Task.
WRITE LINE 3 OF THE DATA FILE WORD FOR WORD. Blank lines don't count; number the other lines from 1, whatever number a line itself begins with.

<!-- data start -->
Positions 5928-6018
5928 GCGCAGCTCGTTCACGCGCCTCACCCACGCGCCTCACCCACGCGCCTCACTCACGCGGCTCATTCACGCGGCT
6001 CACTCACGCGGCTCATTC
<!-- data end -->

6001 CACTCACGCGGCTCATTC